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Blanket Capers

Jul 19, 2012  ·  2 min read

By Sharne Wolff

‘Old world with a twist’ might be the best way to describe this exhibition of paintings by Tasmanian artist Michael McWilliams. Earlier this year, the artist was selected as a finalist for the Glover Prize with a work entitled Bush Blankets where he experimented with the quirky idea of placing white wool blankets in a landscape.

McWilliams has now followed up with his new series of Blanket Capers where the artist has placed native animals or sheep, dogs, cattle, rhinoceros or his own pet pugs – along with a blanket or two – in his traditional landscapes.

McWilliam’s large paintings are acrylic on linen but he has managed to achieve a level of light/dark contrast normally associated with oil paint. Several small works are painted on timber board and feature detailed borders. McWilliams likes to play with aspects of art history and his sense of humour is evident. But there’s also a serious side and some social commentary to this work.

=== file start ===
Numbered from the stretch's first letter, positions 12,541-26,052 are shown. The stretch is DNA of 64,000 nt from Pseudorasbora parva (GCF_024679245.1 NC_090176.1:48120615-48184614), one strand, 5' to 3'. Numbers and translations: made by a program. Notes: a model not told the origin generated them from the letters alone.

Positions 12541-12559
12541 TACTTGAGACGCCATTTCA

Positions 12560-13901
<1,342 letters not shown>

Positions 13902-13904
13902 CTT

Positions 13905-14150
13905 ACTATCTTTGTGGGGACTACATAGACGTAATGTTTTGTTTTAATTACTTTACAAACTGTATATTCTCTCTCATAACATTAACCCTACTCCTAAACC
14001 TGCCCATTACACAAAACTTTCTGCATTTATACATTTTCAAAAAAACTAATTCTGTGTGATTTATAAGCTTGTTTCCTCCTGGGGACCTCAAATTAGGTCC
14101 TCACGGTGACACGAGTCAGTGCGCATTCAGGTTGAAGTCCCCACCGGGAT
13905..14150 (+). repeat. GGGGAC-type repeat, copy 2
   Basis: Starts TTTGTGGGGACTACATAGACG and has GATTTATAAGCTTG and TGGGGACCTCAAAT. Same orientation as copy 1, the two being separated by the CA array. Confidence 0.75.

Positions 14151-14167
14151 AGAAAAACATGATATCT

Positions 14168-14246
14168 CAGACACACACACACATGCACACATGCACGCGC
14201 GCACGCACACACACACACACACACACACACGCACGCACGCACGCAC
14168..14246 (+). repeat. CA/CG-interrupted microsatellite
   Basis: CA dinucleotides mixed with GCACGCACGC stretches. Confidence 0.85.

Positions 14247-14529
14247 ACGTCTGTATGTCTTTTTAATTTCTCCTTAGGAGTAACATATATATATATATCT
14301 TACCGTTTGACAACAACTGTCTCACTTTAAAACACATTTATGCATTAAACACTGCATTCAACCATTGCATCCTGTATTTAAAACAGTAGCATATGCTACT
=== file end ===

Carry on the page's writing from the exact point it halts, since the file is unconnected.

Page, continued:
The artist uses the technique of the ‘gaze’ where the animals, who usually take centre stage, look directly at the viewer – often with a plea, or in despair. Sometimes, as in the case of the extinct Thylacine (or Tasmanian Tiger), it’s all too late.

The surreal twist to this show is further emphasised when it’s viewed at one of Sydney’s newest contemporary Galleries.

Until 29 July 2012

MiCK Gallery, Paddington

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